Tuesday 28 May 2024

Hamlet - Review

Riverside Studios, London


Written by William Shakespeare
Directed by Selina Cadell

Eddie Izzard

With earrings, acrylics, heels and skin-tight leather trousers it is clear that Eddie Izzard’s take on the Prince of Denmark is at least as much about asserting the actor’s femininity as it is about an interpretation of one of Shakespeare’s most enigmatic characters.

As a solo turn that lasts for two and a half hours incl interval this Hamlet is undoubtedly a display of remarkable stamina and fortitude but Izzard’s performance comes across as more about ticking the boxes of ‘doing a Hamlet’ rather than offering any new comment on the play. The clumsily truncated dialogue is frequently rushed and disappointingly for a press night, often stumbled over, and for those not familiar with Shakespeare’s carefully crafted verse the evening will have offered little insight into the nuanced classic yarn. 

Izzard's background in stand-up serves the performance well in the gravedigger scene which is genuinely funny - elsewhere however there needed to have been more matter with less Commedia dell'arte. Playing the final act’s swordfight for laughs, be they intended or not, detracts from the story’s tragedy.

Strip away Izzard’s celebrity status and it is hard to imagine this Hamlet commanding much box office success. As Shakespeare himself wrote (in a speech that Izzard's adapter, brother Mark Izzard, has chosen to excise from this production) “it offends me to the soul to hear a robustious periwig-pated fellow tear a passion to tatters, to very rags.” Izzard and director Selina Cadell should have heeded those words.

Runs until 30th June
Photo credit: Amanda Searle

Friday 24 May 2024

Jerry's Girls - Review

Menier Chocolate Factory, London


Music and lyrics by Jerry Herman
Concepts by Larry Alford, Wayne Cilento and Jerry Herman
Directed by Hannah Chissick

Jessica Martin, Cassidy Janson, Julie Yammanee

A showcase of Jerry Herman’s most acclaimed compositions, Jerry’s Girls is an evening of a sung-through medley of numbers in a compilation that allows the songs to speak for themselves. Cassidy Janson, Julie Yammanee and Jessica Martin share the singing honours that sees Herman’s compositions either maintained as solo numbers or rearranged into duets or three-handlers.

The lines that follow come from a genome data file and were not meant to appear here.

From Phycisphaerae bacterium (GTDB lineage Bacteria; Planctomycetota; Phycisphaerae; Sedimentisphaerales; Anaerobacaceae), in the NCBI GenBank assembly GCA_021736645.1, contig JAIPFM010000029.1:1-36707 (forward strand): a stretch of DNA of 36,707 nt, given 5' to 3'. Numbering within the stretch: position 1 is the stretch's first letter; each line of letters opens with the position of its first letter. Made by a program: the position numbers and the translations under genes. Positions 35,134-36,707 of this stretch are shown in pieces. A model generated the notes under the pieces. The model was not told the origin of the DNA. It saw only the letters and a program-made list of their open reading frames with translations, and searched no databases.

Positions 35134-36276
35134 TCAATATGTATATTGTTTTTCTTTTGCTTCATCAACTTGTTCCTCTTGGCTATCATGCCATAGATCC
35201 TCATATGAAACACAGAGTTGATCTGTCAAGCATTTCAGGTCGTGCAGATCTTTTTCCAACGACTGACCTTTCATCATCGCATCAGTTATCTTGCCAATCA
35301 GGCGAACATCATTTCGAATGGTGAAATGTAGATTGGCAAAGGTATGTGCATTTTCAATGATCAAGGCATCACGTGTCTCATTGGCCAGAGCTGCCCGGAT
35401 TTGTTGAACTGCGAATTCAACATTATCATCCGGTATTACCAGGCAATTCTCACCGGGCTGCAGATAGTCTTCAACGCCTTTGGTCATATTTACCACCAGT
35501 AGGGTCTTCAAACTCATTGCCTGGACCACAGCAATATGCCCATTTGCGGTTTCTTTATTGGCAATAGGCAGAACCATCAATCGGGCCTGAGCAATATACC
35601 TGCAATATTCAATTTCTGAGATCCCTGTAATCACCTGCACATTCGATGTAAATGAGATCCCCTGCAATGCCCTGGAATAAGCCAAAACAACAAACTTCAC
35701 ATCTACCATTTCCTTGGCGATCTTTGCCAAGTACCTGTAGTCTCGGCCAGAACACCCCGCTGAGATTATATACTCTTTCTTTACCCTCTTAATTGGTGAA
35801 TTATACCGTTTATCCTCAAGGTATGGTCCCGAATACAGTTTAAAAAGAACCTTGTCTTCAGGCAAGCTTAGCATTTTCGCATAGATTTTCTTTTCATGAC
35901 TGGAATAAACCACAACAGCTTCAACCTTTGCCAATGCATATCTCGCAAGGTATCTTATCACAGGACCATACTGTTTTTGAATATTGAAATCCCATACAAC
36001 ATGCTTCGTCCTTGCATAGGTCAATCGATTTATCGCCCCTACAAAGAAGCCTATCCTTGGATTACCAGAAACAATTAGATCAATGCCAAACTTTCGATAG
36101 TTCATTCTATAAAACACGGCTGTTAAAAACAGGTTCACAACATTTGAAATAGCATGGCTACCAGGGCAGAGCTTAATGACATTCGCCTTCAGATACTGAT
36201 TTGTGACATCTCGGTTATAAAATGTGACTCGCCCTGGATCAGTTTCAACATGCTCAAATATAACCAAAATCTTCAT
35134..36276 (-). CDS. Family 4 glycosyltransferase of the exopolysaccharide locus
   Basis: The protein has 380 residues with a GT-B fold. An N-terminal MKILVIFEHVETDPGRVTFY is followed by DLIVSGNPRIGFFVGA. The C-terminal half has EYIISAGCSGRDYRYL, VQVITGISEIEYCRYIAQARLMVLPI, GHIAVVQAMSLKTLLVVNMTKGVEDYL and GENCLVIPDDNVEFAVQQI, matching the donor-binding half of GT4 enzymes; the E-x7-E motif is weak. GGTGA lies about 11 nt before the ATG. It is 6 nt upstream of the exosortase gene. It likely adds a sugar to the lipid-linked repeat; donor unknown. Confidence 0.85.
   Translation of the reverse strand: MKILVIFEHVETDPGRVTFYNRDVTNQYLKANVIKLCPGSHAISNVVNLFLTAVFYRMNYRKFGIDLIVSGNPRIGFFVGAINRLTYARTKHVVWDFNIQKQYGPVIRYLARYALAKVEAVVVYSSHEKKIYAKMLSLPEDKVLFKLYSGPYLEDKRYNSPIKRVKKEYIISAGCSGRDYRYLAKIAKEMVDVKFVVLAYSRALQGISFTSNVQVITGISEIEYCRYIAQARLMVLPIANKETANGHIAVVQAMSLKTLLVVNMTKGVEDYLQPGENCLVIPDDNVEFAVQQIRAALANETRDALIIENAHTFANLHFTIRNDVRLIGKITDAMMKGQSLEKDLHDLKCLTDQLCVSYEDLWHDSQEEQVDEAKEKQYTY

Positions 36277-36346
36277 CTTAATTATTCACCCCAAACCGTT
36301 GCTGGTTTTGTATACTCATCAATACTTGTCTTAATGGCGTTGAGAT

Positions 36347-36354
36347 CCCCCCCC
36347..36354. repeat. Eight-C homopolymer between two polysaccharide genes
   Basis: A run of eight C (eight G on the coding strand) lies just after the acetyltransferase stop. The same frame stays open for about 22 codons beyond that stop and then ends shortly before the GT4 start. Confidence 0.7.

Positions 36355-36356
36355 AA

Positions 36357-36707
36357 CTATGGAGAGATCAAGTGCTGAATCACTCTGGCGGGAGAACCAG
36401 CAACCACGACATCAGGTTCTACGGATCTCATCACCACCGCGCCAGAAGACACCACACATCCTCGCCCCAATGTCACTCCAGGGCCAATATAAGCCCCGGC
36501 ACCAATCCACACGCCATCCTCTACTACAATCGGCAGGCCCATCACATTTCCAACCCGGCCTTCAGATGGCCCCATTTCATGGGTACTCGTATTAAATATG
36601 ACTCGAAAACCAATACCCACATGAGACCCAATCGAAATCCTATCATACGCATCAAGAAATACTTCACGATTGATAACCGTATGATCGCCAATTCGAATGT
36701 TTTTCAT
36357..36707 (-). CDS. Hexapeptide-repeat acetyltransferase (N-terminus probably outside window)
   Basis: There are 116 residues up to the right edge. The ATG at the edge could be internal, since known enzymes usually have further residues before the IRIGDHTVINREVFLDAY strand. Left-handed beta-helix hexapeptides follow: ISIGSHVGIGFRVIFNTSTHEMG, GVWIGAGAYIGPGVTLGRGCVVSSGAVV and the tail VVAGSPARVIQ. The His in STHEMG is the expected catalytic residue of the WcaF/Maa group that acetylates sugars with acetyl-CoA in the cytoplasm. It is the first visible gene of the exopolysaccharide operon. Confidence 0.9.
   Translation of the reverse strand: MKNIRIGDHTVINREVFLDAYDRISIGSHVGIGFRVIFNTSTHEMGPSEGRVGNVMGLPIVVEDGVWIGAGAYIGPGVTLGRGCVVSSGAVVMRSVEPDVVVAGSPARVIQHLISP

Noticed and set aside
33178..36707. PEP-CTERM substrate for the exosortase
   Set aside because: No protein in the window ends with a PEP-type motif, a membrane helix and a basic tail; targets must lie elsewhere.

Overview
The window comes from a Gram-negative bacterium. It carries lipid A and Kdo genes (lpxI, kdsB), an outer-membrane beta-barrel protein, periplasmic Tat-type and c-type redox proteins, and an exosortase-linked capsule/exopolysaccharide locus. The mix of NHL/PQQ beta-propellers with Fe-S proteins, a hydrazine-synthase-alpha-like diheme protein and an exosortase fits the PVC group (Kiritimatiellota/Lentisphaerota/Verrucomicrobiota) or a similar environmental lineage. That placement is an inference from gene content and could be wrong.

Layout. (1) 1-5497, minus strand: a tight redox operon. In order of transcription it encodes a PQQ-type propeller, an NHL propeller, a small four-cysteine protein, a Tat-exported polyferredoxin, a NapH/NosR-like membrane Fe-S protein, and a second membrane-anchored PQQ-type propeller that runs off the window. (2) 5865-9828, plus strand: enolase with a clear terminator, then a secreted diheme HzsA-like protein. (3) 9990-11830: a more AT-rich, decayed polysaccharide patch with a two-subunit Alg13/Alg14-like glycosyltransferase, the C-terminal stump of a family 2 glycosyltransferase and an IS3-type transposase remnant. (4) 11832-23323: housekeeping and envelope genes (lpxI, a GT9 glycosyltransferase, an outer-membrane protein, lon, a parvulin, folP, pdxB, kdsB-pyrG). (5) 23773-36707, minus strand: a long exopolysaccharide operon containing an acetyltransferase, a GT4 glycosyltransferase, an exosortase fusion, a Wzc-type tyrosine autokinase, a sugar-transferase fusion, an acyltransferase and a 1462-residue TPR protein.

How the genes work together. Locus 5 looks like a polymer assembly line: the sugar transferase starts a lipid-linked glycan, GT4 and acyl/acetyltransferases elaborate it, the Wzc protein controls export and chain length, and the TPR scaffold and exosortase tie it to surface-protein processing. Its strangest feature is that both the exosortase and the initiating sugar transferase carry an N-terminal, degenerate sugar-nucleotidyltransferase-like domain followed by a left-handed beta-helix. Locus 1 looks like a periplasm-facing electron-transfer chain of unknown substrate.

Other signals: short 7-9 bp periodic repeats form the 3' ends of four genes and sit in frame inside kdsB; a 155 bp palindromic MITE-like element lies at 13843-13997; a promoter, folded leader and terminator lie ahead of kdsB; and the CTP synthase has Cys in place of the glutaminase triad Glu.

For the most part the evening is a delight, requiring little of the audience other than to sit back and enjoy the melodies, either free of the narrative that accompanied them in their original musical theatre outings or alternatively pricking our collective memories, inviting us to recall Herman’s marvellous shows and his gift for translating the human condition into song.

As always, Janson is fabulous, handling the big solos of I Won’t Send Roses and Time Heals Everything from Mack And Mabel with finesse. From the same show, Yammanee offers up a deli-cious Look What Happened to Mabel. Martin grabs the spotlight wonderfully in the comedy routine from Take It All Off. 

As would be expected Hello, Dolly! and La Cage Aux Folles feature heavily in the revue’s setlist as Janson powerfully closes act one with The Best Of Times. The second half goes on to include a gorgeous arrangement for three voices of I Am What I Am.

Hannah Chissick’s direction makes good use of the Menier’s compact space, but Matt Cole’s choreography could have been tighter. Some of his routines lacked precision and to replace the tap-dance of Tap Your Troubles Away with tapping typewriters rather than a short, but what could have been impressive, tap routine from his talented leading ladies was an opportunity missed.

Sarah Travis leads her 6-piece all-female band magnificently and her arrangements of Herman’s tunes are fabulous. If you’re looking for an evening of mellifluous musical pleasure, Travis’s music alone is worth the ticket!